My first memory of a library dates to the time that I was a Cub Scout. From an early age I was a prolific reader and so it was only natural that when I joined the cubs I was entered for a badge in book-reading! This meant that I would need to be examined by a librarian, so I was taken to the County Library for the examination.

Libraries have always fascinated me. They are repositories of the world’s knowledge freely available to anyone with an enquiring mind.

A couple of years ago I joined the British Library, on some counts the world’s largest library, almost as a challenge to myself. I’d heard that on the one hand the librarians there were notoriously fierce, but on the other that anyone could apply for membership. I did my research and went one day to apply for membership. To my surprise, I was given a Reader’s Ticket! (The secret is to actually have something that you would like to look up. If you just turn up expecting to be given a ticket for no reason, you will be disappointed.)

The British Library is for reference only. Ideally you need to reserve your books ahead of time for the simple reason that it can take over an hour for a librarian to find the book for you and deliver it to one of the reading rooms. When you visit your first job is to check in your coat and bag, and to put anything you need (pencils, computers…) into a see-through carrier bag. When that’s done you head off to the reading room. Next, you find a desk to leave your possessions at (briefly), take a note of the desk number, and head off to collect your reserved item. Once you are done you return the book to the librarian’s desk and head out to collect your belongings. It feels rather a privilege to be able to dip into the country’s book collection in such a way, and I carry my Reader’s Ticket in my wallet with pride.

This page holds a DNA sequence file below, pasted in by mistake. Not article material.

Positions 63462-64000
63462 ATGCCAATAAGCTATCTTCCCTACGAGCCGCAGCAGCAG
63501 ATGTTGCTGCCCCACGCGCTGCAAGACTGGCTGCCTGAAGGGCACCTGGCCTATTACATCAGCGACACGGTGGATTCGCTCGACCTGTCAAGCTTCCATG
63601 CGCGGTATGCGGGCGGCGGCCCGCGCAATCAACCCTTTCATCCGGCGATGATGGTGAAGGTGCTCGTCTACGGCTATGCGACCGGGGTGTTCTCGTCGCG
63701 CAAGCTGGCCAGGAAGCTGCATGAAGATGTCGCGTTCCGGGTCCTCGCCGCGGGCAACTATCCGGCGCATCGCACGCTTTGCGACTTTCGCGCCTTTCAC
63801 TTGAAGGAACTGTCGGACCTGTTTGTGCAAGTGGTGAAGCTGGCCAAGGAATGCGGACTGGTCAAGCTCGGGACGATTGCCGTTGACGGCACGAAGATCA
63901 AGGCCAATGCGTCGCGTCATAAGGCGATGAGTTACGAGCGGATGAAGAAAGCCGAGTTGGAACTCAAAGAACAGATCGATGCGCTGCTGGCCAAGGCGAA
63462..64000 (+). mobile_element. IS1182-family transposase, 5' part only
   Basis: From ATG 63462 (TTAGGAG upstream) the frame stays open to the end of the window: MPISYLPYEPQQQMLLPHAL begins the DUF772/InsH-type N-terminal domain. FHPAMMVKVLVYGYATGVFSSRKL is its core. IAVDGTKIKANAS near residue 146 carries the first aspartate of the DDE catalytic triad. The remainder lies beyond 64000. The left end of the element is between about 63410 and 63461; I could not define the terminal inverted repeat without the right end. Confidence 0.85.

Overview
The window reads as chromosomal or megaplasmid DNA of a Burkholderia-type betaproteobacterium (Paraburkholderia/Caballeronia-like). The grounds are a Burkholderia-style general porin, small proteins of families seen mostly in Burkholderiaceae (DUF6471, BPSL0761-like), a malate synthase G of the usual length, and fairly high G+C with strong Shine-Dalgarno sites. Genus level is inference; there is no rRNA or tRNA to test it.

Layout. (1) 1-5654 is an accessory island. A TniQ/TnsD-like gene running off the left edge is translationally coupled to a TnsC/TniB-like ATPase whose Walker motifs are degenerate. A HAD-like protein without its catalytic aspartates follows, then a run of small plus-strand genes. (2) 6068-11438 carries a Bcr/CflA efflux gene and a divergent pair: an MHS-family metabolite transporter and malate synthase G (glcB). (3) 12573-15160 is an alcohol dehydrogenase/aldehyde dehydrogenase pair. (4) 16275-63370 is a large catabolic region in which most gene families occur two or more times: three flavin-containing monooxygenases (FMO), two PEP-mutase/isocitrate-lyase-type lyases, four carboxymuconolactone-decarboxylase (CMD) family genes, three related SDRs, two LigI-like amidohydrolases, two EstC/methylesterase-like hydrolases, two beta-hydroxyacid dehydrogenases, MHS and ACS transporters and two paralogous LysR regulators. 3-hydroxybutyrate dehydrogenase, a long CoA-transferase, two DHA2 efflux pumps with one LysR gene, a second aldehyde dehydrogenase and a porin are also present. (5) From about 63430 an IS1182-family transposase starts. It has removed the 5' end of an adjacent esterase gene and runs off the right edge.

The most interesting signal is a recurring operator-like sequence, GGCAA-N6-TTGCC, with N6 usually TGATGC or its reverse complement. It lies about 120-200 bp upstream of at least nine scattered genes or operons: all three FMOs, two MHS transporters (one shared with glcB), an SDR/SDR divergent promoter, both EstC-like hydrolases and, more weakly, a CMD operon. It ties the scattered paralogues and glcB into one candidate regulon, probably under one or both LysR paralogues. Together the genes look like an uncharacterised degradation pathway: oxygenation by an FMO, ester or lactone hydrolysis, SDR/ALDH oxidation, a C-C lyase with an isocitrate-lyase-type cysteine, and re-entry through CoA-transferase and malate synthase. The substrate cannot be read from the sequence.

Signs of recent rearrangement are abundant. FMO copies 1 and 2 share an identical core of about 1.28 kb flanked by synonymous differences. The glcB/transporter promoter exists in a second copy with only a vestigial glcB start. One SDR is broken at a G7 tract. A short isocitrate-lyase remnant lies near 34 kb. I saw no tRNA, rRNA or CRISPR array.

Sorry folks, I didn’t get to do the March 1st post:

(A) I’ve been crazy busy.

(B) It snowed!

I have a story brewing up in my head for April 1st… about libraries. 😍

Big Data

For a while I’ve been worrying about my online presence. I have a couple of Facebook accounts and three or four email accounts, and they all add up to a pretty large footprint that anyone can take a look at. I don’t just mean the likes of NSA but the actual platforms themselves. Google makes its money from manipulating the personal data that people give it, as do Facebook and Twitter. And the data can be compromising. I don’t want a potential future employer to know how often I use the word ‘fuck’ online.

So it’s time for action.

I took a look at how much data Google hold on me the other day. You literally can do that, and download a copy of the data-set if you want. I tried, and failed. The compressed file was in excess of 1 gigabyte in size. My WI-fi couldn’t handle that big a download.

It’s time for action.

I then did the same exercise with Facebook. The compressed file was a more manageable 120 megabytes. Still a tad more than I was expecting. I wasn’t expecting to see a list of phone numbers from my cellphone there, though.

It’s time for action.


Over Christmas I have been reading a novel by Georges Simenon, one of his ‘Maigret’ series. They are suitably mysterious mysteries, not just because of their topic but because they describe a past that is long gone. Christmas and New Years is about looking back, but also about looking forward – with expectation and hope.

The Hill

I climbed the hill yesterday, and when I got over to the other side I saw there were some cows. As I approached one I stretched out my hand to say ‘hello’ and the cow licked it!